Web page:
Statistics are used to justify many points of views. Once a scientific study has shown a particular conclusion using statistics, news articles often repeat these studies as "proof" of a certain conclusion, as though it were now a scientific fact. However, there are many different ways to collect data in a scientific study, some of which may not be appropriate to "prove" a certain conclusion.
A 2011 study of 11,000 children in Britain found that those children who spent a lot of time watching TV when they were 5 years old were more likely to have behavioural problems when they were 7 years old, but that this was not true for playing video games.
Some media outlets took this as "proof" that video games do not have any negative effect on young children. For example, gaming website IGN published an article with the title "Games definitely don't harm kids, says huge study". However, this study in fact only showed that children who played games when they were 5 years old were not worse behaved when they were 7 years old, as is discussed in the Sydney Morning Herald article "Video games are good for kids. Really?". Have a read of these two articles for yourself, and have a go at answering the following questions:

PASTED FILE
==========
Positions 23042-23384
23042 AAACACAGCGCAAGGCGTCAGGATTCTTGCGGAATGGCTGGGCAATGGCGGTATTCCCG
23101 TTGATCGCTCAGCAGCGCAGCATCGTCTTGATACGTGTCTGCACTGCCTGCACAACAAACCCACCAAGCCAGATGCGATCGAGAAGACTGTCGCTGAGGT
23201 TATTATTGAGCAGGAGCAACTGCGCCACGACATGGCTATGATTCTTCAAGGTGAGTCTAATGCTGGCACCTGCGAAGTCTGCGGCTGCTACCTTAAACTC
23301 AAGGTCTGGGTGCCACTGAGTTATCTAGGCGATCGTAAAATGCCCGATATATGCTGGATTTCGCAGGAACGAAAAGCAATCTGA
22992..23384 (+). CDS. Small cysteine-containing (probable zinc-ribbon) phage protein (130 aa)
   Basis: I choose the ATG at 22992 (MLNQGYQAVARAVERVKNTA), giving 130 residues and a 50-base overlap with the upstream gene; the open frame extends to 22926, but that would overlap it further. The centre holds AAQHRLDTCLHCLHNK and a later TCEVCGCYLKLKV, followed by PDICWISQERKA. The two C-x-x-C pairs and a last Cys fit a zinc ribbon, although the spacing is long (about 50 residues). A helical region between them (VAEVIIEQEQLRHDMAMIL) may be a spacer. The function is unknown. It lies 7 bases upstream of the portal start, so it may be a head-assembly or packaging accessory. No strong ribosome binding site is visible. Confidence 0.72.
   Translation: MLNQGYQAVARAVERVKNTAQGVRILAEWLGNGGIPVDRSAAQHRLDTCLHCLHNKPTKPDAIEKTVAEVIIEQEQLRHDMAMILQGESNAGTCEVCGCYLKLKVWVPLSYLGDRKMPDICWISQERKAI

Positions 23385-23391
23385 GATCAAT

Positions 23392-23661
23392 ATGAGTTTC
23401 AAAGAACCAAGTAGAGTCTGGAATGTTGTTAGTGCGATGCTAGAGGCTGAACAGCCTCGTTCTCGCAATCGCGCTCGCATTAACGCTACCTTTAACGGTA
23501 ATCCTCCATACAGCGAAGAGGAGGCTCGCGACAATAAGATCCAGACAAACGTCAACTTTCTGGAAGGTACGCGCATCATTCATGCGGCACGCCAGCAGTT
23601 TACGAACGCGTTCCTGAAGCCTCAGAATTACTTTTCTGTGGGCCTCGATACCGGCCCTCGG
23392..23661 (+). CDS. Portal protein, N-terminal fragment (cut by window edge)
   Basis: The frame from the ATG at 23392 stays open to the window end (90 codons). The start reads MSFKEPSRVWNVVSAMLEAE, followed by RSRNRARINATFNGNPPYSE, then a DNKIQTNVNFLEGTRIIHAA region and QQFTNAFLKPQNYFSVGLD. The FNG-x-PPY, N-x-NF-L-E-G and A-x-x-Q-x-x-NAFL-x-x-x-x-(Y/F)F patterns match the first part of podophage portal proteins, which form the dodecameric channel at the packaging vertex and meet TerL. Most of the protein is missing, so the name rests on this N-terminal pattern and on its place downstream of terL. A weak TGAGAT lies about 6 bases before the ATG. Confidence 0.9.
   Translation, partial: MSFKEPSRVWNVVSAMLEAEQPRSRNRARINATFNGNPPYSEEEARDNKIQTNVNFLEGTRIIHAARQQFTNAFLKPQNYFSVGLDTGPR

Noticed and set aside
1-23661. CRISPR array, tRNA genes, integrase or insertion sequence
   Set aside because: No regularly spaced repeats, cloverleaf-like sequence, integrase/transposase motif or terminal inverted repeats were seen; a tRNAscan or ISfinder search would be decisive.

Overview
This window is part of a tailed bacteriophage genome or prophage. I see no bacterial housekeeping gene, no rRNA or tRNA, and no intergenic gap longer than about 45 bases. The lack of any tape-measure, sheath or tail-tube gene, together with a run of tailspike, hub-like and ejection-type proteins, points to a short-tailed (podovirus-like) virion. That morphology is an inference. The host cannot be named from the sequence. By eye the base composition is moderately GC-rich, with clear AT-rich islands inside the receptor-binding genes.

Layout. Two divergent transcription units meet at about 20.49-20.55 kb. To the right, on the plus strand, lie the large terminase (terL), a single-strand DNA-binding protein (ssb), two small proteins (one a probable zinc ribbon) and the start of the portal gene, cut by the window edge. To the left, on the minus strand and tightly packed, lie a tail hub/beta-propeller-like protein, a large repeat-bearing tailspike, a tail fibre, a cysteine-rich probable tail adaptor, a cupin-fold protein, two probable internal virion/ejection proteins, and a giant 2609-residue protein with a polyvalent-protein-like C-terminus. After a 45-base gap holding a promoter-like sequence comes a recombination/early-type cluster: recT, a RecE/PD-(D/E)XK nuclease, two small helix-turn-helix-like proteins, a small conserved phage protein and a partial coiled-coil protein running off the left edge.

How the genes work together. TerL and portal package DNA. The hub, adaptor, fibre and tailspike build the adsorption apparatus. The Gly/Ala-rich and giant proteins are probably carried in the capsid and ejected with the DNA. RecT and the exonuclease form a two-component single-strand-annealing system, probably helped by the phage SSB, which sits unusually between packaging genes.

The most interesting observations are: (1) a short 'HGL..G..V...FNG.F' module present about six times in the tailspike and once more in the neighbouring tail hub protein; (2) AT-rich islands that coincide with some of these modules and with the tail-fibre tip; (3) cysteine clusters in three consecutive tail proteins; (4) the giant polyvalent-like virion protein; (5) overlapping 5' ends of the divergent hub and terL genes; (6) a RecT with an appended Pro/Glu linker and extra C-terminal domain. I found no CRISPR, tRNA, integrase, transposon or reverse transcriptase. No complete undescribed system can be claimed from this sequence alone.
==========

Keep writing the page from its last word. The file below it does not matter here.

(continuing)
Plan and conduct investigations using the statistical enquiry cycle: A justifying the variables and measures used B managing sources of variation, including through the use of random sampling C identifying and communicating features in context (trends, relationships between variables, and differences within and between distributions), using multiple displays D making informal inferences about populations from sample data E justifying findings, using displays and measures.
Investigate a given multivariate data set using the statistical enquiry cycle